How many variations of this fill can you think of?

I hope you’ve enjoyed fill of the week #37. If you’re in Singapore and you’d like a free trial drum lesson, send us a message on the contact us page.

Fill Of The Week #36

It’s time to get groovy with fill of the week #36.

Fill of the week is what I consider to be a groove fill. It mostly keeps the flow of the 8th note hi-hat going and focuses on the snare and bass drum & sounds like a variation on the groove. Let’s check it out!

Learn The Fill

Let’s break this fill down into four easy to digest chunks. Our first chunk spans from beat 1 to the “&” of 2.

the first 2 beats
First chunk of funky goodness

The main feature of this first chunk is the alternating hi-hat / bass drum pattern. The snare drums on beat 1 and the “&” of 2 bookend this portion of the fill.

You may need to spend time practicing alternating your hi-hat and bass drum. Focus on keeping the right hand on the hi-hat on the 8th note & the bass drum playing evenly spaced 16th notes in between them.

alternating hi-hat and bass
Practice alternating hi-hat and bass.

Once you are comfortable with this, try playing the first chunk of this week’s fill again.

Our second chunk is the quad happening on beat 3.

adding in beat 3
Second chunk of funky goodness

For this part of the fill, the right hand will temporarily leave the hi-hat and play the snare drum on beat 3, before returning to the hi-hat to play it together with the bass drum on the “&” of 3. The left hand plays the snare drum on the “e” of 3. Again, you might want to practice beat 3 in isolation first before putting it together with the first chunk.

working on quads
Working on my quads

Once you can put the first two chunks together, then you can add in the third chunk.

adding in beat 4
3rd chunk of funky goodness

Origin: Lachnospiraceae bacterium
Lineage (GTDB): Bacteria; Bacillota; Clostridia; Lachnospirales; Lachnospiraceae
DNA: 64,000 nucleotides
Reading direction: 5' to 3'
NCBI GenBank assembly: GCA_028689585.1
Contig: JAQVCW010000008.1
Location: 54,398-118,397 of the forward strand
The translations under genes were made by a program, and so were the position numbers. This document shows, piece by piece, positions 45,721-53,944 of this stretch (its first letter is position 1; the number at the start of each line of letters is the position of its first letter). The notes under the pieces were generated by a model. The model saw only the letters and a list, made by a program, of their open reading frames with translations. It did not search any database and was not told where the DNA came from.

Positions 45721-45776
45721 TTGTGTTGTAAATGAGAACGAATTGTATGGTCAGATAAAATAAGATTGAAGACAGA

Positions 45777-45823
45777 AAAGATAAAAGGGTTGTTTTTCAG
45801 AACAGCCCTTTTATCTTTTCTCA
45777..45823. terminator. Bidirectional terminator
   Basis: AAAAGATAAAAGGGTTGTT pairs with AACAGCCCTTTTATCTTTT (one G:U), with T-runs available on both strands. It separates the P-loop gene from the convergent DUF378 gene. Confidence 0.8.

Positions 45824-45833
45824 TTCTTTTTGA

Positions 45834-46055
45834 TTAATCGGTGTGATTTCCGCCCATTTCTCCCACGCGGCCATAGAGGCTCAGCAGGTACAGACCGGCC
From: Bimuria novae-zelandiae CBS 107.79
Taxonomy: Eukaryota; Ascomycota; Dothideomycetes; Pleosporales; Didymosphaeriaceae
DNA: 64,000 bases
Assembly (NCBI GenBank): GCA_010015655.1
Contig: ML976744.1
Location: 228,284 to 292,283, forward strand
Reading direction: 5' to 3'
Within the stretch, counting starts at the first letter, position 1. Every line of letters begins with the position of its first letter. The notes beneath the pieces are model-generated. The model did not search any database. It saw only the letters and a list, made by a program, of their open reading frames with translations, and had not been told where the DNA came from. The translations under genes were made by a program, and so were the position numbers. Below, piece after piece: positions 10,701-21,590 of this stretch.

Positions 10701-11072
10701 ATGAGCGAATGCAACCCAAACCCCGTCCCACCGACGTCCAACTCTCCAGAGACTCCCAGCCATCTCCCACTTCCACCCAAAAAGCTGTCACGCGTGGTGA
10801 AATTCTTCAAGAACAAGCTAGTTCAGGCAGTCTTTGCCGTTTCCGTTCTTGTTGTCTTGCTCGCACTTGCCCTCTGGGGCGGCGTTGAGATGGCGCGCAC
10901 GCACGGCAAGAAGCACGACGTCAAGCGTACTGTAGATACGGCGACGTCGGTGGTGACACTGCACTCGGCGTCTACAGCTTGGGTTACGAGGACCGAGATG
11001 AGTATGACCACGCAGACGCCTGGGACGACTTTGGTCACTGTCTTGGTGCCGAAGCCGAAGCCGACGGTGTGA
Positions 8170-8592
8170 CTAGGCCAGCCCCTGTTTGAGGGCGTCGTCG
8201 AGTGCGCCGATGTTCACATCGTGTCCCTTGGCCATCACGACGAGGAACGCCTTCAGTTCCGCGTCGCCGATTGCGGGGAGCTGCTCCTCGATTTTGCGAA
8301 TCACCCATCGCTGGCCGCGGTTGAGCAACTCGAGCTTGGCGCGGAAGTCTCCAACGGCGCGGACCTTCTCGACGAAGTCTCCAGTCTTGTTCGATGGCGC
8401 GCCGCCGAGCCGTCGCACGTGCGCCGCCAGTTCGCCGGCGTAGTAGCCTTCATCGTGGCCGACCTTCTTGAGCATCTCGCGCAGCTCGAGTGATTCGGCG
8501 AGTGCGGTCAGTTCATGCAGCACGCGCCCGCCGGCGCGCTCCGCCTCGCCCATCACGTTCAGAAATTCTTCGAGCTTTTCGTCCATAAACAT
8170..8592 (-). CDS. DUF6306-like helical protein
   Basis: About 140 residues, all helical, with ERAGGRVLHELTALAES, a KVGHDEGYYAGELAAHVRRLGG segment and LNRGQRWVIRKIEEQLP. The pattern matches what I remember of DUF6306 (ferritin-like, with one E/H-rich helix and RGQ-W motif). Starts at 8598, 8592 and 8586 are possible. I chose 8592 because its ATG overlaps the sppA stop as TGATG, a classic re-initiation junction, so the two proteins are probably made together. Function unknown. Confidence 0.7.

The third chunk is simply a very common snare fill on beat 4. Again your right hand needs to leave the hi-hat to play the snare drum on the “&” of four and the left hand plays the “ah” of four.

The fill already sounds complete now. However the 4th chunk adds in an open hi-hat to add little exclamation point to beat 4. I think of the open hi-hat on beat 4 as a controlled crash. It adds a burst of colour to the fill but it’s not as powerful, or possibly overpowering, as a crash would be. Focus on closing the hi-hat together with the snare drum on the “&” of 4. Here’s the full fill:

the full fill
Fourth chunk of funky goodness

Take It Further

The great thing about learning fills in chunks is that you can switch chunks in and out of fills to create new fills. To start with, lets keep the first chunk of our fill and replace the last two with something different.

variations
Change it up

Our first variation keeps the groove fill idea going, using a very common snare and bass pattern under the 8th note hi-hat.

The second variation moves from being a groove fill into a more regular fill.

We can also replace the first chunk of the fill and keep the last two chunks the same.

more variations
Change it all again

So here I’ve used the same two ideas from the earlier variations, but now I’ve replaced the first chunk of the fill with them and reinstated the original fill ending.

Play around with the variations here and create some of your fills of your own using these ideas.

I hope you’ve enjoyed fill of the week #36. If you’re in Singapore and you’d like a free trial drum lesson, send us a message on the contact us page.

Fill Of The Week #35

Here’s fill of the week #35:

Fill of the week #35 was inspired by groove of the week #35. It features the same rhythm. After recording and writing about groove of the week #35, I noticed that the groove was essentially two blocks of seven 16th notes; One block started on beat 1, the second block started on the “e” of 3. Being unable to resist expanding my repertoire of fills featuring 7 note groups, I immediately set to work finding a 7 note group that would sound good with this rhythm. Hope you like it!

If you like seven note groupings check out Fill of the week #19 for a fill that goes over 2 bar lines.

Learn The Fill

The first step in learning any fill that uses groups, is to learn the basic group that you’ll be using. Here’s the 7 notes that make up our 7 note group:

the basic 7 note group RLKRLRL
Get to know the group